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Resident Questions The Logic Of New High Density Housing Projects While Residents Endure Water Restrictions

I was sent a copy of the Claremont Currier newspaper today and I read an amazing "Letter to the Editor". I want to share it with you.

"We need an explanation"

"Dear Editor: I’m aware that we’re in one of the worst droughts in history. I’ve been conserving water long before I was ever mandated to do so in the 30 years that I’ve lived here. The city reminds us, at every turn, how we need to conserve. With that being said, how is it that in this critical time, the city made the decision to allow not one, not three, but several new high-density housing projects to be built? How do we not have enough water to keep our parks green and our beautiful trees alive, but we have enough water for this incredible increase in population? I was sent a letter and given the opportunity to “protest” the trash hike. How was I not sent a similar letter to “protest” the decision for these housing projects? How were there not town hall meetings to get opinions and input from the Claremont residents? Someone from the city needs to explain the “logic” and process, (in a written submission to the COURIER), that went into this illogical decision that was made FOR us.

Carolyn Zimmerman

Doesn't this sound just like our letters and comments to the City Council and Planning Commission in Upland? These are the same comments I heard at a water meeting in Rancho Cucamonga! The same has been heard in Fontana, Murrieta and West Covina with no truthful explanations to residents. NO ONE IS LISTENING and if they do, they answer with forked-tongues and half-truths.

How has every City Council in Southern California become deaf and mute all at the same time?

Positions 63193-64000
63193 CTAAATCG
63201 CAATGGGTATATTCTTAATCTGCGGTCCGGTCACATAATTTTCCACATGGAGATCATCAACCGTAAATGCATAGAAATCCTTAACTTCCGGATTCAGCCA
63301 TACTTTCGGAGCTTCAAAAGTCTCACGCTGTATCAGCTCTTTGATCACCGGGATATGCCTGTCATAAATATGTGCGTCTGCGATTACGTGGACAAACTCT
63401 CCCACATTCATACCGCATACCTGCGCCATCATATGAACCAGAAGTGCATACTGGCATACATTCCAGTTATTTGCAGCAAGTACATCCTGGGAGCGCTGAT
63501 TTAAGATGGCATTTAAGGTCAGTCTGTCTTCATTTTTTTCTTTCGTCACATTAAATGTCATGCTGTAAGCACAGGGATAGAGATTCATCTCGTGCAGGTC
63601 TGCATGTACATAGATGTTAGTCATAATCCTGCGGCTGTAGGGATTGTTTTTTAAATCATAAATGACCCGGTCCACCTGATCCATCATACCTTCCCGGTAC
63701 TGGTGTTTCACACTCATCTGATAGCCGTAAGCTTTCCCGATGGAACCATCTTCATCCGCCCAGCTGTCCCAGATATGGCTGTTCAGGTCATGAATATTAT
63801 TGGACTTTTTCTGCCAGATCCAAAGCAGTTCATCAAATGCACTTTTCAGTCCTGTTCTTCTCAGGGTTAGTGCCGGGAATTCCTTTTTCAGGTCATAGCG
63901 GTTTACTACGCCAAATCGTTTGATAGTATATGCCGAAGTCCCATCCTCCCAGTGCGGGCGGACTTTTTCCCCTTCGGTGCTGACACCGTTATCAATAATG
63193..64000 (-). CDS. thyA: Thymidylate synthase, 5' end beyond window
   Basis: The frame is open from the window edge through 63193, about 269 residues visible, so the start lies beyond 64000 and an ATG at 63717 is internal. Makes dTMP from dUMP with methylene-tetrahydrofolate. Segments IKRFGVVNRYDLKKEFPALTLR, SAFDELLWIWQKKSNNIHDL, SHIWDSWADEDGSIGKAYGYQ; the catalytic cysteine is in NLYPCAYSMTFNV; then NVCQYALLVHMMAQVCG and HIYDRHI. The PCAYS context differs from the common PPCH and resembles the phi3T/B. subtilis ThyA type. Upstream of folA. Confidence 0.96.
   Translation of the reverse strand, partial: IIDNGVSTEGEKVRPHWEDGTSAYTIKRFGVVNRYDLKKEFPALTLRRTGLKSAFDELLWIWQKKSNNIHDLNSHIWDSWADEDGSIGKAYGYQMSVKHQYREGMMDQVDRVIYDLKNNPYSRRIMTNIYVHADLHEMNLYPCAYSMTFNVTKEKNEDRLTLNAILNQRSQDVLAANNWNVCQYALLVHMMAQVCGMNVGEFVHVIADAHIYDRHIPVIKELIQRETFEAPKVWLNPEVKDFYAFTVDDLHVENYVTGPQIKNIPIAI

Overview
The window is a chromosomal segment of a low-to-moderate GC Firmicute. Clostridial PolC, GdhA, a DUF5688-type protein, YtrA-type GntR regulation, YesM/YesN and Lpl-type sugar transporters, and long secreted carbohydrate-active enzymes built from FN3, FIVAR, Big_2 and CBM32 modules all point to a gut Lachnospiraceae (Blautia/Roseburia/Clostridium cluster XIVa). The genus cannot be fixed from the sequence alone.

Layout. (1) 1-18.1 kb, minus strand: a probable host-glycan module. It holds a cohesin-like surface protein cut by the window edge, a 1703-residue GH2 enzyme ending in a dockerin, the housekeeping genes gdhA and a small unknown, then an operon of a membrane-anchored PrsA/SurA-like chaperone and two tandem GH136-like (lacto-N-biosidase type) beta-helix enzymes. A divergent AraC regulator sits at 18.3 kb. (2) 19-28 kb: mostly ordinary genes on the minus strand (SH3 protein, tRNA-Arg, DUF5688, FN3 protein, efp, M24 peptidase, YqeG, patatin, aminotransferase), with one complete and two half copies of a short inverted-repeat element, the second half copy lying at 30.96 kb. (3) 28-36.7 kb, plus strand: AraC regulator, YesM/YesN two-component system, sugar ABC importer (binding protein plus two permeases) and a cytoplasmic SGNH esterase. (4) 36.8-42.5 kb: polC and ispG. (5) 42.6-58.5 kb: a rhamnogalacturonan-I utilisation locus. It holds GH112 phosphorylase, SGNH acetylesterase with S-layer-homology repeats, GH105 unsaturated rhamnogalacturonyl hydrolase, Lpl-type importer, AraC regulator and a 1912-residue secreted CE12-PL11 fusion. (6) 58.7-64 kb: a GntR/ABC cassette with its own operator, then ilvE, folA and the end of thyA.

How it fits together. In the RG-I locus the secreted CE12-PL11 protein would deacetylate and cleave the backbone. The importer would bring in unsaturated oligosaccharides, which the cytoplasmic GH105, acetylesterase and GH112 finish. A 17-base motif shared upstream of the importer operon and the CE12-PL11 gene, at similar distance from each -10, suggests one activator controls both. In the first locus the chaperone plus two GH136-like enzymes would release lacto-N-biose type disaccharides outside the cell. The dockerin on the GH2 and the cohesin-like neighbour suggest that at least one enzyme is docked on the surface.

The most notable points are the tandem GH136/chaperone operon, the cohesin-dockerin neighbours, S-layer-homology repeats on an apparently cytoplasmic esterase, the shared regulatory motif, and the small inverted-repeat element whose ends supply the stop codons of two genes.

What is driving them all to fast-track high density housing right now and of all times in a drought?

The first thing that comes to my mind is pensions. The cities all around California and even the country are being strangled by "unfunded liabilities" or aka pensions. The unions are turning local governments into money machines to fund the pensions.

Cities must fight back and work to reduce those liabilities. Citizens need to back their elected officials when they do make a stand.

Citizens must seek through petitions to put land use issues on the ballots and take the decisions out of the hands of councils, commissions and staff. Maybe if they cannot work deals with developers, City Councils will have to face the issue head on and not commit our lands and taxes to unions.

I may be missing something else, but it is just outrageous that EVERY single city is charging ahead with "Smart Growth" aka "High-Density Transit Oriented Development". Tell me what you think the reason is. Post something on this site. I would like to know what you think. This needs to come to the surface so we can fight it head on.

Stand up and join the fight. Watch for a petition coming to your Upland neighborhood.